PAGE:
Trump intervened with Xi on UCLA players. But what about human rights activists?
For days, President Trump has touted his achievement in securing the release of three UCLA basketball players who were arrested in China for alleged shoplifting. Claiming that the trio would have had to stay behind bars for as long as a decade if he hadn’t personally asked Chinese President Xi Jinping for the favor to intervene, Trump very characteristically demanded gratitude and fealty from the players and their families. But the father of one of the students refused to comply, Trump lashed out and fired back, saying that he should have just left them in jail.
To the Chinese, it seems bizarrely funny.
First, suggesting the players “were headed for 10 years in jail” is nonsense. Shoplifting is treated as a relatively minor crime in China, especially if committed by a foreign visitor. In all likelihood, they’d be expelled in a short time. There are hardly any foreign visitors serving time in Chinese prisons for shoplifting. In other words, the players would have been released quickly anyway, with or without Trump getting involved.
Second, raising this issue with Xi didn’t require Trump to use any of his political capital; Xi didn’t intend to incarcerate the players in the first place. This is in stark contrast to the difficult diplomatic maneuver five years ago by then-Secretary of State Hilary Clinton in Beijing. Clinton conducted tough and nuanced negotiations before finally winning concessions from the Chinese authorities to provide safe passage to the United States for Chen Guangcheng, a prominent activist against forced abortion.
In the past, when they met with their Chinese counterparts, most US presidents and secretaries of state would raise concerns over the treatment of Chinese human rights activists behind bars. That kind of diplomatic brinksmanship demanded courage and wisdom.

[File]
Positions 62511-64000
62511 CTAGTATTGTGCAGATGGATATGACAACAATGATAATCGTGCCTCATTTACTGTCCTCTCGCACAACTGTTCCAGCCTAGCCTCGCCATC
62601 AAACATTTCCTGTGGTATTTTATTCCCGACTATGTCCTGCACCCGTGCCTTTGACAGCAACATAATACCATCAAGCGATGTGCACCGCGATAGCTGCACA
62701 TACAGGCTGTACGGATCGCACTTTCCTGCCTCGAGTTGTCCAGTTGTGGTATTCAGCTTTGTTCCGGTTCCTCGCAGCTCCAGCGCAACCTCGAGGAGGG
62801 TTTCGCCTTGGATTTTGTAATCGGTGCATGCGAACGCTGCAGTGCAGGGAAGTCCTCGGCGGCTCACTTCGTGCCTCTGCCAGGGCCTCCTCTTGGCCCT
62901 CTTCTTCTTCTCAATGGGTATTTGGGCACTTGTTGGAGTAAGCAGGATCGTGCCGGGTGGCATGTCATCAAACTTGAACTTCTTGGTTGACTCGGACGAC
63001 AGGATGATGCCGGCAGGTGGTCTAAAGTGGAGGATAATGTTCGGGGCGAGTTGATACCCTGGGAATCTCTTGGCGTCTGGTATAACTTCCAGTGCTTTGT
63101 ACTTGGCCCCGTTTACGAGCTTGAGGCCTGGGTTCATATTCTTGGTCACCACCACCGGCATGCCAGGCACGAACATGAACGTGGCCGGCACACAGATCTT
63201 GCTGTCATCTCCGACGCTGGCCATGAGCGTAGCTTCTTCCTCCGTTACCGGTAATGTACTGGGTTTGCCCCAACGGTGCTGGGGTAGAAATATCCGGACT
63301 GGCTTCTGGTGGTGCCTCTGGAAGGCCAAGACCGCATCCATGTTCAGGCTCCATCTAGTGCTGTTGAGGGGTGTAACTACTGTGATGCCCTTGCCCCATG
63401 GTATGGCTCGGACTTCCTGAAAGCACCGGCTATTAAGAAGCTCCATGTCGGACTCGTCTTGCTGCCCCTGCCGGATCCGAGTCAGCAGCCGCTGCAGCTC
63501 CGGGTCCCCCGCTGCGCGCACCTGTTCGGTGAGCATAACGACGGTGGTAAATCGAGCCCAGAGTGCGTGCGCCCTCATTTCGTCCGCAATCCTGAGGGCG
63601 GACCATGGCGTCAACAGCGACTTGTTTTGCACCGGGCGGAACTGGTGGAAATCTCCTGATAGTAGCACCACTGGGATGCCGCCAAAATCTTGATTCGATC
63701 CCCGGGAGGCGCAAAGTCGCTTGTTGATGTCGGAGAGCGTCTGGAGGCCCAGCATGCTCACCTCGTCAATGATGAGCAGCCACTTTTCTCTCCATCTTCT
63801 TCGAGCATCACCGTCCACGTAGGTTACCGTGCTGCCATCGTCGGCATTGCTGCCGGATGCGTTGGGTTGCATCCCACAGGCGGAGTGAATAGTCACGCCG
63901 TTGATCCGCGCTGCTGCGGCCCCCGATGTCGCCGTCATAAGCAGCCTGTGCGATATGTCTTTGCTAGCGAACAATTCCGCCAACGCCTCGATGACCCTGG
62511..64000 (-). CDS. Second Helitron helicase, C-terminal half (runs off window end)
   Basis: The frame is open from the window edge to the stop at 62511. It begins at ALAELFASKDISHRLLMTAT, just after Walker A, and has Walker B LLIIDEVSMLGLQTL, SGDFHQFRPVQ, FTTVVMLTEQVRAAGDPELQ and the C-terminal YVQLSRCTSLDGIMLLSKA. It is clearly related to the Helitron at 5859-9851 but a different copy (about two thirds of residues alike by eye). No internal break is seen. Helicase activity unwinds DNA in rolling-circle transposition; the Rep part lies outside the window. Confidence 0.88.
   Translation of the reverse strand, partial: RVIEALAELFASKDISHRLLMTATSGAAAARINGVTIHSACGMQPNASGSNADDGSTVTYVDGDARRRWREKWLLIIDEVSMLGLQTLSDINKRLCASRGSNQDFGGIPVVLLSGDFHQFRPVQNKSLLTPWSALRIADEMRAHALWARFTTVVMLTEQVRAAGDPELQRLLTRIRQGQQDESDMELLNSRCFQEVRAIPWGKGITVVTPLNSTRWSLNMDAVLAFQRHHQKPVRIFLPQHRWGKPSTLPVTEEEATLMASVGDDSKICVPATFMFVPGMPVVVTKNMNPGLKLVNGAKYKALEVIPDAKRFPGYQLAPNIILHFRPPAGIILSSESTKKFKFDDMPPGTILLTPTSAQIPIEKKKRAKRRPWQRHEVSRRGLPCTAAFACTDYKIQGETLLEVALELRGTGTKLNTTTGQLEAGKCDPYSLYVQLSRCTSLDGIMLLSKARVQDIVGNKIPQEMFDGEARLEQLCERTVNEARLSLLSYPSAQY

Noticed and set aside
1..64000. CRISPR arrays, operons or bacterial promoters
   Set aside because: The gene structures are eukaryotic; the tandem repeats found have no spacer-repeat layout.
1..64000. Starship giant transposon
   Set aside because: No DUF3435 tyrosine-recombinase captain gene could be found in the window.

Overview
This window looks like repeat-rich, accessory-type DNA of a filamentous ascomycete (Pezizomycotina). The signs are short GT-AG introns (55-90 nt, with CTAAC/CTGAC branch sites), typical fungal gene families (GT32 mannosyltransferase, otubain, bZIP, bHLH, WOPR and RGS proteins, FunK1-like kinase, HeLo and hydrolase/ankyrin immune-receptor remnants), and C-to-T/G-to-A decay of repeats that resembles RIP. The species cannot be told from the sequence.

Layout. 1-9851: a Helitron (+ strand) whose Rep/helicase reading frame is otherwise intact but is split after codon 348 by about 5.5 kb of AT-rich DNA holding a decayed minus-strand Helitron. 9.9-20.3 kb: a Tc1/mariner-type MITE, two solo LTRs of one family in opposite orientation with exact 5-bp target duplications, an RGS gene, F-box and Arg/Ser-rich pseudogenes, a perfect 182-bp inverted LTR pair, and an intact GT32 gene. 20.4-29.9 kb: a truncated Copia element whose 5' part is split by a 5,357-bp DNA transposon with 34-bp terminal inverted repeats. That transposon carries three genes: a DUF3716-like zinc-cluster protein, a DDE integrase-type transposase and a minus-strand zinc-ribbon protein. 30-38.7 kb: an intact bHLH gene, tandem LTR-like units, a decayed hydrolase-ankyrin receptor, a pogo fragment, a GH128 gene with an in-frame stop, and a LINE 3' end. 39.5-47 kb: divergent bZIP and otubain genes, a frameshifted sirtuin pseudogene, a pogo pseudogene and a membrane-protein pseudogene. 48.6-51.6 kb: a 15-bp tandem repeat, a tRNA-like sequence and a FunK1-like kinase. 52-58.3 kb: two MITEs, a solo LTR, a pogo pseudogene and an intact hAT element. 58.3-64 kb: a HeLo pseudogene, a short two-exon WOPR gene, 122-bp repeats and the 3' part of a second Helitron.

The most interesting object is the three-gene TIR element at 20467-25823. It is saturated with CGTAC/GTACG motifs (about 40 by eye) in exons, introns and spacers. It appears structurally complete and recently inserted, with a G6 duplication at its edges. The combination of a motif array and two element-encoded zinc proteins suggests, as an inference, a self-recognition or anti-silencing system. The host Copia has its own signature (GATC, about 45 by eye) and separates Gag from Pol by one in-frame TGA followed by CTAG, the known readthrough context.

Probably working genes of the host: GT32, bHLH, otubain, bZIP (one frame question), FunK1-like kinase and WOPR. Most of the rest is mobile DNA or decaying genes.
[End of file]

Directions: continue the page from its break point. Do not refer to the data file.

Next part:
The father of one of the basketball players had played down the president’s role in getting them released.
Over the past few years, there has been increasingly harsh crackdown on dissidents, lawyers, and journalists in China. A visiting US president could have seized the opportunity to provide some moral support to them, if the universal values still carry some weight with the current US administration. Obviously, that doesn’t appear to be the case.
Some may argue that in the “America First” era, the president understandably pays far less attention to the fate of foreign human rights activists than that of US citizens. But if Trump was sincere about protecting the American players, parading them as thieves on social media is not the way to go about it. Even for a narcissist who enjoys playing the hero and basking in applause.
Finally, it is ironic that Trump, who campaigned on law and order issues, does not seem to feel the slightest moral compunction about asking a strongman to interfere in his country’s justice system. While the Chinese legal system is not known for its independence, it at least still claims “yifazhiguo,” or “rule by law,” a principle that was conveniently pushed aside over a petty theft case by the president of a nation that has long been viewed by the world as a beacon of judicial independence.
Audrey Jiajia Li is the 2017 Elizabeth Neuffer fellow with the International Women’s Media Foundation (IWMF). She is currently in residence at the MIT Center for International Studies.